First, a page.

NEW YORK (Reuters) - Director Spike Lee teamed up with the organisation Everytown for Gun Safety at the Empire State Building in New York on Wednesday (June 1) to mark the first day of Gun Violence Awareness Month on the eve of National Gun Violence Awareness Day (June 2).
Lee is a member of the organisation's board.
"This is a very important moment in American history. And people standing up all across this great country to say enough is enough. 91 Americans die every day in this country. Two-thirds are by suicide and that's not acceptable," said the New York native.
Everytown's president John Feinblatt and Lee turned the lights of the famous structure orange to highlight the "wear orange campaign" organised by the group.
"It's not a political message, it's not a policy message. It's an opportunity for people to say, we're part of a movement. We're a movement of gun safety, we're a movement of trying to envision a country where you don't have to be worried about going to school in the morning. You don't have to be worried about praying in a synagogue. You don't have to be worried when you go to a movie theatre," explained Mr Feinblatt.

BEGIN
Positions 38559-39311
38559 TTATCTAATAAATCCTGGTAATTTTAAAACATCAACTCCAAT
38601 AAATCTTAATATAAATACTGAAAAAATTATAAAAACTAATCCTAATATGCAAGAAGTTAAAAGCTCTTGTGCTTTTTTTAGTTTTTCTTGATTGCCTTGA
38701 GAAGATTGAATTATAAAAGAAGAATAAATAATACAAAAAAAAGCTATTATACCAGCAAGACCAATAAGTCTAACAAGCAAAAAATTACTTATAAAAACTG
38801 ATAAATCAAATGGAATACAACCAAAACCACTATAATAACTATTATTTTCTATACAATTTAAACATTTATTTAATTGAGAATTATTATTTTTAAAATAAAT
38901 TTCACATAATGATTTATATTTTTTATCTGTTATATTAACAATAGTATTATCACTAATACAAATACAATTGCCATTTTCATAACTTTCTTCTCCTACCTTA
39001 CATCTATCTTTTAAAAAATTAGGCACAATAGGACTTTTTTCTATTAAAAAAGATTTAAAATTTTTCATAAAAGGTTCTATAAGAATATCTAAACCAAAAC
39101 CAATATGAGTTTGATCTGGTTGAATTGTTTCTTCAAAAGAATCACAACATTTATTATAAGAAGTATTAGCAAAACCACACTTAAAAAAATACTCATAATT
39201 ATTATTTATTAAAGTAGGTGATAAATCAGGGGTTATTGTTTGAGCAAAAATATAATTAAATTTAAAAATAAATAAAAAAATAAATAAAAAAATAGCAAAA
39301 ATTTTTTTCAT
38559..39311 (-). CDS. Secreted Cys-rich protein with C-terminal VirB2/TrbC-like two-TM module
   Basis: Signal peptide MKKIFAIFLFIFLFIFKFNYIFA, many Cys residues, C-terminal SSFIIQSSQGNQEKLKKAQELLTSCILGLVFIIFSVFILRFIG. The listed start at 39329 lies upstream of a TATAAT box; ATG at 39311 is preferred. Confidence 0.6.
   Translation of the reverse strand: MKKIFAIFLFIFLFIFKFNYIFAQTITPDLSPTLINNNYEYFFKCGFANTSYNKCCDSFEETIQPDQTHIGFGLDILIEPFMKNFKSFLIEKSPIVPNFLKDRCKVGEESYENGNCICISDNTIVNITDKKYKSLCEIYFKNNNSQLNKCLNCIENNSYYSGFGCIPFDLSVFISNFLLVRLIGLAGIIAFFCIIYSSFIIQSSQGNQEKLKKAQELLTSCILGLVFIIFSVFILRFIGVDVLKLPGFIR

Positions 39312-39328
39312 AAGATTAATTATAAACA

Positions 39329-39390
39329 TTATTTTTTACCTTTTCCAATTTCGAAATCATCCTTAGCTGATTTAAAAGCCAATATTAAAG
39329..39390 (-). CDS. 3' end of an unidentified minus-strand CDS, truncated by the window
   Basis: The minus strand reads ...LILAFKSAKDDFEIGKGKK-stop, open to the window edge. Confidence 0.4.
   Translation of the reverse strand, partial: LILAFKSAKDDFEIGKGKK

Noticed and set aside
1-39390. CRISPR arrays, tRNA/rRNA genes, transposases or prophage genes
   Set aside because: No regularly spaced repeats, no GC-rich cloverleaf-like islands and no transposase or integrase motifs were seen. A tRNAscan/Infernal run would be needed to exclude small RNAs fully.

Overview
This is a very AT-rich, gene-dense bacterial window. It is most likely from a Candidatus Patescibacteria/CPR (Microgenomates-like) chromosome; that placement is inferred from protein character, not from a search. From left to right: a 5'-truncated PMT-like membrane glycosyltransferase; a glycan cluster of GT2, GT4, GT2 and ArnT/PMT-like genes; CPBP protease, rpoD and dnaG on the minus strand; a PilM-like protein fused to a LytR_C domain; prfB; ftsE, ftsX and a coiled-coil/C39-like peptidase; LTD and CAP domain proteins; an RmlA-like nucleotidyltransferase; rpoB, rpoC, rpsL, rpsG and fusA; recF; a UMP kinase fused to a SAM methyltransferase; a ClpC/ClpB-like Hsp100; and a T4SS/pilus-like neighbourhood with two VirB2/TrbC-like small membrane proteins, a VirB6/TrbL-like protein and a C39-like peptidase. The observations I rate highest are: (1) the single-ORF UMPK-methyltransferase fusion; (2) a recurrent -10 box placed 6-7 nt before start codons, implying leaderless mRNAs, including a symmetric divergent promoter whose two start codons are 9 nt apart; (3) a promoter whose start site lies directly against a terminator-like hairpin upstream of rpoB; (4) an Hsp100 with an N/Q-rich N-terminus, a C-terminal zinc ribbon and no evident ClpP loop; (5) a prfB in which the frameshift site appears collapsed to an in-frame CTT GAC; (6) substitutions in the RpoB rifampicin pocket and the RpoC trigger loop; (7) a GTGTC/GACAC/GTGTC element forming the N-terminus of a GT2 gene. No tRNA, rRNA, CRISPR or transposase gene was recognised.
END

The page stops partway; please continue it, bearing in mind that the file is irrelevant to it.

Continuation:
Still in the grieving process, the brother of 33-year-old Ronald McPhatter, who was fatally shot at the TI rap concert in New York on May 25, said the mentality of his community needs to be changed.